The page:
The exhibition will take the form of a visual biography through portraiture and will be devoted to the life and achievements of Virginia Woolf, the celebrated writer and literary figure.
The display will include over 100 paintings, drawings and photographs and rare archival material, including a letter to her sister, Vanessa Bell, written shortly before her suicide.
|The exhibition page on the NPG website|
Woolf was a member of the Bloomsbury group and was painted by more than one of its members.
In 1905, Woolf and her sister Vanessa Bell began to host weekly gatherings held at 46 Gordon Square, which led to the development of the Bloomsbury group of writers, artists and intellectuals, of which the sisters were central figures. The group included notable names such as John Maynard Keynes, Roger Fry and Lytton Strachey. In 1912, Woolf married Leonard Woolf and together founded publishing company the Hogarth Press in 1917.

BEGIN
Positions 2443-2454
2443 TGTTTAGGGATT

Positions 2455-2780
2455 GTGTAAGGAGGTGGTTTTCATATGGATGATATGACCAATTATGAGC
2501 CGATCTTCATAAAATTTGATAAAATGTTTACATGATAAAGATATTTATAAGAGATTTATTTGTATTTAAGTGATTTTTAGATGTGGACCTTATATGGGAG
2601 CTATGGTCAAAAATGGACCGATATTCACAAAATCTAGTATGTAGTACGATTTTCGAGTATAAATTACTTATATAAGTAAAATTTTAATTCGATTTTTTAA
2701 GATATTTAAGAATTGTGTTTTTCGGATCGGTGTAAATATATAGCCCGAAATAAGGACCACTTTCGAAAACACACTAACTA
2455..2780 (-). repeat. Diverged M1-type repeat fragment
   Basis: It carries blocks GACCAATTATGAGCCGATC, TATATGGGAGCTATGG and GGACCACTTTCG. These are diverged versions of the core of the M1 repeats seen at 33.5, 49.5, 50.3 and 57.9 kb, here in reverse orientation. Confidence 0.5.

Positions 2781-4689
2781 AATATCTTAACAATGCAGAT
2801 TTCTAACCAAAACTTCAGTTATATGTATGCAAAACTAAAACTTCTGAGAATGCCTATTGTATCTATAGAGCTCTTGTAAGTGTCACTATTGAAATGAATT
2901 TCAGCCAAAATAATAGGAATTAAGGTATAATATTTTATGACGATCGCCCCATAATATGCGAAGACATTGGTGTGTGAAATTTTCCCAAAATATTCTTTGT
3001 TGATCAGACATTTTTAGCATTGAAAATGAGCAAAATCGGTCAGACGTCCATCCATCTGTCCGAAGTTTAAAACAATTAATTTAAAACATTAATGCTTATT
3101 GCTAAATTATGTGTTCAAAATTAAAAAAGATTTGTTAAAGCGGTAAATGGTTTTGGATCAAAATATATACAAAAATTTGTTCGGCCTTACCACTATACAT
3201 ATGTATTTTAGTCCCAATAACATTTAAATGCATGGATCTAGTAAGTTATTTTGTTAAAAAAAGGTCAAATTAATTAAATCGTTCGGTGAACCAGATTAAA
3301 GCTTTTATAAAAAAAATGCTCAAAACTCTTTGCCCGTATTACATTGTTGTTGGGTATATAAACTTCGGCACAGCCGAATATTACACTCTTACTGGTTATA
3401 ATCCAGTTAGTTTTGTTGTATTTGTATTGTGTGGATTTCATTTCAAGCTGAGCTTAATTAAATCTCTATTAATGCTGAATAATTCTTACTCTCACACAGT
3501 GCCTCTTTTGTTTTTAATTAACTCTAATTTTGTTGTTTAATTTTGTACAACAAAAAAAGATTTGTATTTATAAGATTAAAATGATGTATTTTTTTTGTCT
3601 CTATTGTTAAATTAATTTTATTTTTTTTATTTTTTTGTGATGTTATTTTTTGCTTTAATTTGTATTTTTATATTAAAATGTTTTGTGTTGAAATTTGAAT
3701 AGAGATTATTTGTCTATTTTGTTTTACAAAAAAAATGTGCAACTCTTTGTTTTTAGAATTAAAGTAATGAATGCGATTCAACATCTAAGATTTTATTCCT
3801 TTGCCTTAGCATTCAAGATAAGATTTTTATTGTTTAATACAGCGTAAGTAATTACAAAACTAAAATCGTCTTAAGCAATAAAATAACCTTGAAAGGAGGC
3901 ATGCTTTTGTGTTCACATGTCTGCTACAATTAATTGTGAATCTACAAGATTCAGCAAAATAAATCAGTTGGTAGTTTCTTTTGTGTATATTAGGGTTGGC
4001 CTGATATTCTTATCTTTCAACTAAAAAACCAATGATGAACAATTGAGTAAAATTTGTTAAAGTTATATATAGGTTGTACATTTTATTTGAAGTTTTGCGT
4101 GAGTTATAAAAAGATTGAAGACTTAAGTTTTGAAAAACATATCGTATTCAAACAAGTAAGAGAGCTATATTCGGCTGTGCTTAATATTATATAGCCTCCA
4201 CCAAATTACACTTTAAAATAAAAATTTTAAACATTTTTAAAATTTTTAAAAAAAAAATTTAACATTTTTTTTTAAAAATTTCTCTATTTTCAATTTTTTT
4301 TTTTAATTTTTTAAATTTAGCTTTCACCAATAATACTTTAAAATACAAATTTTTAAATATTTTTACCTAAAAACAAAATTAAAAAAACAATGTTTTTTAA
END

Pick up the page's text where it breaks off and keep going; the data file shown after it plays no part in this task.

In 1910 and 1912 Roger Fry brought French Post-impressionism to London and introduced England to modern art. From then on Woolf’s development as a modernist writer was to an extent influenced by her thinking about painting.
The portraits in the exhibition will include ones by Roger Fry, Duncan Grant and Vanessa Bell
|T.S. Eliot and Virginia Woolf |
by Lady Ottoline Morrell, June 1924
© National Portrait Gallery, London;
Highlights of the exhibition include distinctive portraits of Woolf by her Bloomsbury Group contemporaries, Vanessa Bell, Duncan Grant and Roger Fry, as well as a collection of photographs by Beresford, Man Ray, and Beck and McGregor who photographed Woolf for Vogue. The exhibition will also feature portraits of those she was closest to, including a selection of intimate images recording her time spent with friends, family and literary peers.
The exhibition follows on from previous National Portrait Gallery literary exhibitions that have combined portraiture with biography, including the presentation of the Sitwell family in 1994 and the examination of Lord Byron in 2002.
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